The Australian, August 14, 2017
Families and small businesses would cop a bill of more than $100 billion over a decade under federal Labor’s tax plan, new figures reveal.
Independent Parliamentary Budget Office modelling, out today, shows the cost of proposed tax increases to small businesses, mum-and-dad investors, older people and high-income earners under a Bill Shorten government.
Scott Morrison, stepping up his attack on Labor’s “unprecedented tax grabs” and its opposition to cutting company tax rates, told News Corp newspapers that wages would not rise and money would be ripped from the pockets of hardworking Australians.
The Treasurer will use the figures to argue that everyday Australians will be “in the sights” of a Labor government. He will also promise not to allow tax revenue to rise above 23.9 per cent of the economy over the next 10 years.
“Labor is dumping more than $150bn worth of taxes on the shoulders of Australian families with a six-shooting tax blast that will bring our economy to a standstill and put further pressure on household budgets,” he said.
“This is the grim reality of a Labor government led by Bill Shorten.”
The modelling reveals one signature Labor policy — limiting the use of negative gearing for everyday Australians — would be a $32bn hit. It shows investors would lose $13bn from increasing capital-gains tax, while businesses that use family trusts would be hit for $15bn.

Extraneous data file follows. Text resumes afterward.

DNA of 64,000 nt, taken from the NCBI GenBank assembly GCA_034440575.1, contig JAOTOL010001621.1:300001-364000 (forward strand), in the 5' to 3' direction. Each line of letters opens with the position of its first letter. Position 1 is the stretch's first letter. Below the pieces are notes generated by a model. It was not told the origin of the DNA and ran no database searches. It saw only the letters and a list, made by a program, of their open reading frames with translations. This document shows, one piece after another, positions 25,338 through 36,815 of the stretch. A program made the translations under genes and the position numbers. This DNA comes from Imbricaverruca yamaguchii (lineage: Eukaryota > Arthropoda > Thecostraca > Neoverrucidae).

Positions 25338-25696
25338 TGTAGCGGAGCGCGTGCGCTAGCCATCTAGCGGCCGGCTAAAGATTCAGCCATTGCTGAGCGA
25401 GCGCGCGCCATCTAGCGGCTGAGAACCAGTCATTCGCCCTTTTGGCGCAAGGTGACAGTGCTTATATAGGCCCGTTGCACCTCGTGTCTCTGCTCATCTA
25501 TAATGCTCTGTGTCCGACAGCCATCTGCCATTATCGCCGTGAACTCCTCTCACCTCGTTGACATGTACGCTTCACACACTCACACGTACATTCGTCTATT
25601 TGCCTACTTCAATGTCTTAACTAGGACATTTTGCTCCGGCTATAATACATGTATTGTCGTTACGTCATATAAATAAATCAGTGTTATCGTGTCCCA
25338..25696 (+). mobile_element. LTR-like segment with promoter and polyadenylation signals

Reintroducing the now-lapsed deficit levy on high-income earners — a temporary government measure supported at the time by Labor — would cost singles and families $22bn.
About $20bn would be raised from superannuation changes by opposing the inclusion of catch-up concessional contributions, tax deductibility for personal super contributions and a lower high-income super contribution threshold.
Mr Morrison described the ALP plan as “tax upon tax upon tax to pay for Labor’s insatiable appetite to spend other peoples’ money”.
“That is a flat-earth argument that will penalise Australian families and whack small businesses.”
Department of Treasury figures show Labor’s opposition to the Turnbull government’s company tax rate would increase tax on small-to-medium businesses by $65bn over a decade. That is based on the unlikely assumption that the government’s full tax plan would pass the Senate.
Should Labor keep already legislated tax breaks for businesses with an annual turnover of less than $50m, which it is yet to promise, that $65bn would come down to $36bn over 10 years.
Frustrated Coalition MPs have blamed two weeks of fierce internal division over same-sex marriage for a failure to put pressure on the Opposition Leader over his economic credentials.